Khushtar, meaning Lilting Strings, is a bowed-string instrument played by the Uyghur people. It is commonly found in Urumqi of the Xinjiang Uyghur Autonomous Region, western border of China and Turkestan.
Khushtar is named for the bird that is carved on top of the handle. Khush means bird, and tar means strings. The sound of a Khushtar is very clear and resonate, reminiscent of a birdsong.
The pear-shaped instrument is made up of six ribs of mulberry or apricot wood. The face board is made of soft pine. The neck is relatively short, with the fretless fingerboard glued to the front.
Khushtar has 11 strings, four are for playing, as with a normal violin, and the others are that resonate along with the bowed strings. The four playing strings are tuned to the normal western scale (G D A E), so if you can play a Violin or Viola, you can learn to play Khushtar in no time. The four strings stretched from four tuning pegs made of walnut wood, and another seven sympathetic strings on the side of the neck. The instrument is supported at the base with a movable foot. The bow is stretched with horsehair, and is not attached to the strings like the Chinese Huqin family.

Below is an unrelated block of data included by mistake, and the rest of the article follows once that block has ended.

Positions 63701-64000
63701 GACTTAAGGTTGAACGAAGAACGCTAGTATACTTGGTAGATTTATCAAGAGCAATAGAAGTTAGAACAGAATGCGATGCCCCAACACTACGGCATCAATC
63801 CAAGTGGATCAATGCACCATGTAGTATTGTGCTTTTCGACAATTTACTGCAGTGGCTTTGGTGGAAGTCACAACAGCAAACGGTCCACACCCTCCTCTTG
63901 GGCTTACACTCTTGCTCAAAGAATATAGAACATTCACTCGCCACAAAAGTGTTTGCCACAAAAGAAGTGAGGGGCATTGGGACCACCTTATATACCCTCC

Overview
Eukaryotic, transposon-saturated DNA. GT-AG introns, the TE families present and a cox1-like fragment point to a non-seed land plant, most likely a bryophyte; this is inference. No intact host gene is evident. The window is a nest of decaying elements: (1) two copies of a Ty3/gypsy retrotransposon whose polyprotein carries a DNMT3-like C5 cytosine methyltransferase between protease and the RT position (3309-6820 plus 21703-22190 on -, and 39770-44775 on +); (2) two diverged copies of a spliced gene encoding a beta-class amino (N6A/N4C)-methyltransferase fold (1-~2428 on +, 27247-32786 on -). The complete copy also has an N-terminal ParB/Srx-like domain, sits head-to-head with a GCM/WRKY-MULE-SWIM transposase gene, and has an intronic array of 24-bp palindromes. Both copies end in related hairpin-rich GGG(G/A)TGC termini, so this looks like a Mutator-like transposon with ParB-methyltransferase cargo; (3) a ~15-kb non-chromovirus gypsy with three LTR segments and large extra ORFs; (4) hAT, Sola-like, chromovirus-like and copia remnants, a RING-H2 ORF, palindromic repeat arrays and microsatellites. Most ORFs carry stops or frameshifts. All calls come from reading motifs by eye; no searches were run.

In performance, the Khushtar is placed on the left knee, and the left hand presses the strings while the right hand bows. The body of the instrument can swivel and turn to facilitate bowing.
The Khushtar is tuned and bowed like the professional Ghijek, but its tone is lower and softer, since the whole instrument is made of wood. It is also found in soprano and tenor versions.
The Khushtar’s beautiful form and resonate sound has made it a mainstay of Uyghur Orchestras. In recent years, it has also gained in popularity among mainstream Chinese as well as with many Westerners.
Amazingly, this musical instrument was actually lost for some generations. However, after meticulous research, the Khushtar has been brought back to the forefront and is crafted once again according to tradition. It was invented by Tuer Xunjiang of the Xinjiang School of the Arts in the early 1970’s, based on the ancient ‘Ashtar’ (or ‘eight strings’ in the Persian language). Because in ancient times during the heyday of the Silk Road, the Khushtar was called Ashtar. Khushtar modeled its shape on instruments depicted in Xinjiang’s early Buddhist cave murals.
by Xiao Xiao @ InteractChina.com
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